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Fresh fish causes confusion

NORWAY - Many consumers think it's difficult to judge the quality of fresh fish. According to a study by Fiskeriforskning, consumers often don't know what characteristics they should look for to assess how fresh the fish is.

Fresh fish causes confusion - NORWAY - Many consumers think it's difficult to judge the quality of fresh fish. According to a study by Fiskeriforskning, consumers often don't know what characteristics they should look for to assess how fresh the fish is.

In the test, 45 consumers assessed tray-packed fillet products of salmon and cod, they way they're found in the grocery shops. The assessments were done six times, from when the fish was two days old until it was 14 days old. For the assessments, the plastic film over the fish was removed such that the participants could also smell the fillets.

Very different perceptions

Fiskeriforskning's study shows that the consumers had very different perceptions about the quality. Some judged the products as inedible when they were only two days old.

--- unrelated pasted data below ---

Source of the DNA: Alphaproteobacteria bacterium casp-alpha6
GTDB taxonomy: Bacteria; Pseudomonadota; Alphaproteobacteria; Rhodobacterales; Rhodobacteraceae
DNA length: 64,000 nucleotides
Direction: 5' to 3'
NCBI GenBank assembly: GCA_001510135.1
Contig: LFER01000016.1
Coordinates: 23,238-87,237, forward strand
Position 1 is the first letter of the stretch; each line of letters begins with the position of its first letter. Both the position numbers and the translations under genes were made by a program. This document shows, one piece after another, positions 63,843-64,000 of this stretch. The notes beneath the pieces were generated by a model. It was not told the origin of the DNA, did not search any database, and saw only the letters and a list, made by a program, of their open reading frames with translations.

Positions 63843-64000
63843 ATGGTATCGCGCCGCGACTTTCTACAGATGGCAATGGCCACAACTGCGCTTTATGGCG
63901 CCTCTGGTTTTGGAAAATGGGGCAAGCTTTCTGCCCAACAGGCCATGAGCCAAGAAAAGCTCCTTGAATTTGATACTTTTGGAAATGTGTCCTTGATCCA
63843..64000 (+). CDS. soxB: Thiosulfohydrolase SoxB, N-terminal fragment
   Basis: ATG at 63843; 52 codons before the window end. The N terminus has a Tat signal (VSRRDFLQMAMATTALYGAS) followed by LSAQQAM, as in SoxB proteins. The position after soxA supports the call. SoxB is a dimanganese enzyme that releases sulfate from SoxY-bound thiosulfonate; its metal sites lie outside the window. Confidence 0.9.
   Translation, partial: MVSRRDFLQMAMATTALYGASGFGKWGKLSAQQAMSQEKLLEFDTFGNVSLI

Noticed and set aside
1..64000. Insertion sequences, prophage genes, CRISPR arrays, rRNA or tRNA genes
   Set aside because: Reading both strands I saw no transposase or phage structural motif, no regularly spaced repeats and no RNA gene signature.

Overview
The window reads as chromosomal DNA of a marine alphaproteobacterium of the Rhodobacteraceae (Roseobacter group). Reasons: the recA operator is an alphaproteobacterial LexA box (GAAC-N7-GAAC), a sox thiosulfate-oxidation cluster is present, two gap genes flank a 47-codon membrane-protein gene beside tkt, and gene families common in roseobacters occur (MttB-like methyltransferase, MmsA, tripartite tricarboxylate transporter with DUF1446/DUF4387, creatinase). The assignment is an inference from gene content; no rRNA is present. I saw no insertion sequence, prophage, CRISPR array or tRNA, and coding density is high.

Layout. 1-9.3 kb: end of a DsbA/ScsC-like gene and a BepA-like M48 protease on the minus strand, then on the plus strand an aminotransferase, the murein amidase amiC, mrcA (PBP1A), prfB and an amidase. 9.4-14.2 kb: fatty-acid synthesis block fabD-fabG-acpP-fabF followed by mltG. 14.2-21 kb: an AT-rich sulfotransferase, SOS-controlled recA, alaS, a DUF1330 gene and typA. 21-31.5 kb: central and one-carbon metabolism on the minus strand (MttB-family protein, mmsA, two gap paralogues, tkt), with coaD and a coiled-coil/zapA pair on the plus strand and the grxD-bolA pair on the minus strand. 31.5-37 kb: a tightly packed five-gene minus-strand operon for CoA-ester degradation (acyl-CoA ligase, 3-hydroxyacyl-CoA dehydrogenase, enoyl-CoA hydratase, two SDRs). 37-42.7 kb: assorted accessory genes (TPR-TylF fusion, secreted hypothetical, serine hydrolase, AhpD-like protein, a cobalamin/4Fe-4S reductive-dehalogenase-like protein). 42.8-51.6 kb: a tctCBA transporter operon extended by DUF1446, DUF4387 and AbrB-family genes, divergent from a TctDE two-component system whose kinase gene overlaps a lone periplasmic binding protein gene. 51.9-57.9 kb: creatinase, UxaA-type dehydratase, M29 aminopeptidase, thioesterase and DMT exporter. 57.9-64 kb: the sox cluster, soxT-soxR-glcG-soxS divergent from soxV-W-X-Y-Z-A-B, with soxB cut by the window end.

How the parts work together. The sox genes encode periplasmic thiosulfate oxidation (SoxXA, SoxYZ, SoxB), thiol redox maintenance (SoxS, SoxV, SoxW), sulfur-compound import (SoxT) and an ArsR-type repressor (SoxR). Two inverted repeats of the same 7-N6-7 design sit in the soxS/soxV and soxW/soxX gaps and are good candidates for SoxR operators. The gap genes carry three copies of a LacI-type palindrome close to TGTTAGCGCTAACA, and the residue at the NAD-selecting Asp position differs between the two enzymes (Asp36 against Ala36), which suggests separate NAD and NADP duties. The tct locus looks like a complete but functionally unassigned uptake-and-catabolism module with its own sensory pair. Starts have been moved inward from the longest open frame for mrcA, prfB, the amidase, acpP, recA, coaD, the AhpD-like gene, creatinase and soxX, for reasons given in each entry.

For most people in Norway, it's not possible to buy such fresh fish. The test also showed that other consumers assessed the same fish as very good even after 12 days' storage.

Difficult area

The results show that the average assessment corresponds well with the results from the technical measurements. But the strongly contradictory assessments show that fresh fish is a difficult area for many.

"The experiences from the test show that many consumers don't know what kind of criteria they should use to assess the quality of a fish fillet", says Senior Scientist Margrethe Esaiassen who, together with Scientists Sjurdur Joensen and Jens stli, is responsible for the test.

Should be flawless

Earlier research shows that consumers who don't know how they should assess a product's quality bring in other conditions of the product when they assess it.

"When the consumers are unsure, they can base their choices on conditions that really have nothing to do with freshness", stli points out.

For example, the fish pieces in the packages can be of different size and there may be colour shades between the pieces. The consumers can also vote down the product because it has blood stains, bone remnants or scales from the fish.

"Precisely because the consumers are unsure, it becomes essential that the product stands out as flawless. It can be decisive for whether they buy fish or choose other foods", says Margrethe Esaiassen.

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